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Brady v. Maryland: Criminal Procedural Rights and Civil Causes of Action

OnDemand Webinar (86 minutes)

Understand and be attentive of law enforcement's obligation to disclose exculpatory evidence.

Under Brady v. Maryland, 373 U.S. 83 (1963), a prosecutor's duty to disclose exculpatory and impeachment evidence is critical. Failure to do so violates a defendant's constitutional rights, leading to a wrongful conviction and potential money damages against police and others. This ondemand webinar covers the mandates and nuances of Brady and its progeny-fundamental knowledge for every prosecutor and defense attorney. It also describes the contours of civil remedies under 42 USC § 1983 for those wrongfully convicted due to Brady disclosure failures. Everyone involved in police investigations, criminal prosecutions, defense of the accused, and civil litigation involved in the aftermath of a wrongful conviction due to Brady violations will benefit from this presentation.


Andrew M. Morse, Snow, Christensen & Martineau


Overview of Lecture: Brady v. Maryland, 373 U.S. 83 (1963) a Landmark Case Whose Contours Are Still Evolving

• Disclosure Rule

• Civil 42 USC § 1983 Cause of Action for Failure to Disclose II Prosecutors'

Ethical Duties to Disclose

• Independent of Brady

• ABA Model Rules

• ABA Prosecution Standards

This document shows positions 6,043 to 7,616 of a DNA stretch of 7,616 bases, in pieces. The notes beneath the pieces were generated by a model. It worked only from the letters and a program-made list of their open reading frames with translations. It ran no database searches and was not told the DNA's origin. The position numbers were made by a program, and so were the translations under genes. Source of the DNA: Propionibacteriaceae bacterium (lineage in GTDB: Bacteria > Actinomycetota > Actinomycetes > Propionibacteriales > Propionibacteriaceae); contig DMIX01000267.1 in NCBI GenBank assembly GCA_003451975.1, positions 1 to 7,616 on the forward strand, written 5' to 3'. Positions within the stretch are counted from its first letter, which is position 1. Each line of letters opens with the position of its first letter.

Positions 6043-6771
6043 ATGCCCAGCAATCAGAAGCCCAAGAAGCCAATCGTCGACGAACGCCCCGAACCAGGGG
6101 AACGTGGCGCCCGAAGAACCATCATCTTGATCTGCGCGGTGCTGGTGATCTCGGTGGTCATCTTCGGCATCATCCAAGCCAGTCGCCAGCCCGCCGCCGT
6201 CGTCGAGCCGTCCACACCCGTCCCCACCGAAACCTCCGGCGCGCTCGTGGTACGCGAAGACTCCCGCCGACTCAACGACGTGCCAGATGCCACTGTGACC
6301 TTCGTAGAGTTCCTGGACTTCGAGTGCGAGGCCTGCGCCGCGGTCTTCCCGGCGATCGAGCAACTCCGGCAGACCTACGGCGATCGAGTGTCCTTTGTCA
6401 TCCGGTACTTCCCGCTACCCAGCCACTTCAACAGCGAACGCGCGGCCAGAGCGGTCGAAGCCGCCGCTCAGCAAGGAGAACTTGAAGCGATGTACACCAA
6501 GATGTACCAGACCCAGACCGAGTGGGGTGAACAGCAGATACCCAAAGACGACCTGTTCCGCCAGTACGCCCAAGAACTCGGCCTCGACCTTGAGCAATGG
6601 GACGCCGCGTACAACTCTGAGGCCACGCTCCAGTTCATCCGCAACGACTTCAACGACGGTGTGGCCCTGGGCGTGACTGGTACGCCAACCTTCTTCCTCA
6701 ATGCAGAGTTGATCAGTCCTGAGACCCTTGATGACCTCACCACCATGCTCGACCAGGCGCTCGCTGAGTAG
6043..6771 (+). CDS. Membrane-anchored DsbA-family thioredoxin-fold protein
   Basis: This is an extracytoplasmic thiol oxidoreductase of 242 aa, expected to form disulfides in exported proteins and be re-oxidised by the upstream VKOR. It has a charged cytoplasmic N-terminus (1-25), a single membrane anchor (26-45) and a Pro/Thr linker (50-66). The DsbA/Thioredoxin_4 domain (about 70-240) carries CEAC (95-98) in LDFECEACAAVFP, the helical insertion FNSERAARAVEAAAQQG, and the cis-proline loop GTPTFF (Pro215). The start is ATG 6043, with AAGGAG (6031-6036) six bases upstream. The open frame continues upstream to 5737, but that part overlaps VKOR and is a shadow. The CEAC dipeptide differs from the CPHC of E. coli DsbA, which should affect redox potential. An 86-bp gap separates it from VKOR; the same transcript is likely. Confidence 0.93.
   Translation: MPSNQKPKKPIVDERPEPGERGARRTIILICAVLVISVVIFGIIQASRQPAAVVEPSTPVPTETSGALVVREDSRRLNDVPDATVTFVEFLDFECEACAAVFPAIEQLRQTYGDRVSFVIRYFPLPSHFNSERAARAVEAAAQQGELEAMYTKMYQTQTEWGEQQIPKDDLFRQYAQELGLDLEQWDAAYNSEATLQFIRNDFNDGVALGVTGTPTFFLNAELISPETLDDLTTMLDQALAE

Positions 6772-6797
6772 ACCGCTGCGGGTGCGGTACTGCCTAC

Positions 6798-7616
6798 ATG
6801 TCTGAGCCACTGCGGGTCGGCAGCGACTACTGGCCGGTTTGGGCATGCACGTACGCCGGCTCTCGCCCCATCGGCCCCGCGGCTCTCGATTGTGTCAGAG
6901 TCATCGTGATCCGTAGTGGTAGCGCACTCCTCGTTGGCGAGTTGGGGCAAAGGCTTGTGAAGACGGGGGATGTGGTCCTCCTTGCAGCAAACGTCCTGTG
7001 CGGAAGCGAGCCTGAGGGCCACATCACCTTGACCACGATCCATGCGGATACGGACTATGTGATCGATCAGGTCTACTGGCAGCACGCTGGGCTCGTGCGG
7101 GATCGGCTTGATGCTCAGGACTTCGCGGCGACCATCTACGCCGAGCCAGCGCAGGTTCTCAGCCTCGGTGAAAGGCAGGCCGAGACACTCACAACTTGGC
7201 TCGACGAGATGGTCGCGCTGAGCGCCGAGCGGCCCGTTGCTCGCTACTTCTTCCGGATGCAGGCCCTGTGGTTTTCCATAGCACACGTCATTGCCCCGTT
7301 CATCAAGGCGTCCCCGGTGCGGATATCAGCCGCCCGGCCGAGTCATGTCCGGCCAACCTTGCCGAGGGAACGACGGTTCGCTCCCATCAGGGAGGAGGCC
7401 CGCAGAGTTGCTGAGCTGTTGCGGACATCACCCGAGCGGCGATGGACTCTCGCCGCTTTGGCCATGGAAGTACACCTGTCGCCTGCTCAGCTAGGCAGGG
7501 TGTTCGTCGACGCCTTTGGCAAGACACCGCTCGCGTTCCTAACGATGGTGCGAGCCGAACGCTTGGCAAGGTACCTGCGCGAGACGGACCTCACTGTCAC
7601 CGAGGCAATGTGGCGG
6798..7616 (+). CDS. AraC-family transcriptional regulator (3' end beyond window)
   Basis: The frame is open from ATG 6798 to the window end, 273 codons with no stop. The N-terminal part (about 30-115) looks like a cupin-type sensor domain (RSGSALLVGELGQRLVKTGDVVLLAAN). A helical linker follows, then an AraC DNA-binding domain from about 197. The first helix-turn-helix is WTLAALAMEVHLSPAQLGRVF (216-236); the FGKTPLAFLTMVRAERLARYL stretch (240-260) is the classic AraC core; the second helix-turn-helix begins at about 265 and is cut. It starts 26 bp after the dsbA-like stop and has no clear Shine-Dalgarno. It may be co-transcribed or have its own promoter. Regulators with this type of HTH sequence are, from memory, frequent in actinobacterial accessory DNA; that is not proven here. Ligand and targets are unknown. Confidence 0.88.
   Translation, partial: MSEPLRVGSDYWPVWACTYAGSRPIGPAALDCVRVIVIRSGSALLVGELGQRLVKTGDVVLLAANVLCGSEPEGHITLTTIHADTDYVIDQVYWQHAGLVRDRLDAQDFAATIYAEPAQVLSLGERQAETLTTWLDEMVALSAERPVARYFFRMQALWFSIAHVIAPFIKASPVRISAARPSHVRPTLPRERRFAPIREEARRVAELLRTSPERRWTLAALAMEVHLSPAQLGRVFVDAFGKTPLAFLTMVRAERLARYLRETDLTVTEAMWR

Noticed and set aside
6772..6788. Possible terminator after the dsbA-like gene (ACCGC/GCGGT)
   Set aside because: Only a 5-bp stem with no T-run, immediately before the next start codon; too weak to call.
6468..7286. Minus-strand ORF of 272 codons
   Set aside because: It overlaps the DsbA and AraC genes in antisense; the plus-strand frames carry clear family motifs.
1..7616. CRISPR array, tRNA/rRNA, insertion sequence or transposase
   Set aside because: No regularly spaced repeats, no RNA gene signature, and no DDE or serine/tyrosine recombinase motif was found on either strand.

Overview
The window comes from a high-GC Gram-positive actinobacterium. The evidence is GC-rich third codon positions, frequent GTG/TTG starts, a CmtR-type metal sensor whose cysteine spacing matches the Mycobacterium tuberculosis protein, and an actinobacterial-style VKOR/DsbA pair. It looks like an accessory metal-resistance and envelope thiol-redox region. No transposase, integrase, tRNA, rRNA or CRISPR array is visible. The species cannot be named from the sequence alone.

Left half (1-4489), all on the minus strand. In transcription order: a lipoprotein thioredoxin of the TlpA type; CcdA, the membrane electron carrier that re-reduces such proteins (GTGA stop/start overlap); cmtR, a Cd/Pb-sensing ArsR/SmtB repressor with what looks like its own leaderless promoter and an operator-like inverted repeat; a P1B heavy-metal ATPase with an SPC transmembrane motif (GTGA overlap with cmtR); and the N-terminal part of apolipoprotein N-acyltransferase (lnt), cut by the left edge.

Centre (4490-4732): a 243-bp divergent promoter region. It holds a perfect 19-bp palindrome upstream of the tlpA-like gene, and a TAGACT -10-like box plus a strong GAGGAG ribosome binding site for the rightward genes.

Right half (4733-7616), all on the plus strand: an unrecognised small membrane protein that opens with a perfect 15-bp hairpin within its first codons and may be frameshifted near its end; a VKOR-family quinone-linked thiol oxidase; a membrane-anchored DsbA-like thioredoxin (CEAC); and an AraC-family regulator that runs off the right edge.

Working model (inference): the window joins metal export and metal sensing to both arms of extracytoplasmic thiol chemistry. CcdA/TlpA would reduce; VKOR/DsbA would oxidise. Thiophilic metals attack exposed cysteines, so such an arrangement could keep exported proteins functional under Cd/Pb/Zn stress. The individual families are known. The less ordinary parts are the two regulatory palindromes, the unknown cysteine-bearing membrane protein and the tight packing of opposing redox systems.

Brady Rule

• Foundational Precedents

• Brady Facts

• Brady Holding: Exculpatory and Impeachment Evidence Must Be Disclosed

Procedural and Systemic Issues

• Procedural Framework

• Judicial Involvement in Brady Determinations

• Post-Conviction Disclosures

• Application to Guilty Pleas

• Innocence and Wrongful Convictions

Specific Types of Brady Evidence

• Eyewitness Misidentification

• Cooperation Agreements

• Scientific Tests and Reports

• Physical Evidence; Third-Party Guilt

• Witness Background and Impeachment

• Defective Investigation

• False Evidence

Civil Claims for Brady Violations

• Basic Rule of §1983 Claims

• 14th Amendment Claims

• Defendants; Plaintiffs

• Level of Culpability Required When Negligence Is Not Enough

• Materiality of Nondisclosed Evidence

• Exculpatory Nature of Nondisclosed Evidence

• Implications of Parrat v. Taylor

• State Law Remedies

• Qualified Immunity

• Damages

Best Practices

• Prosecutors

• Defense Counsel; Plaintiff Counsel

• Civil Defense Counsel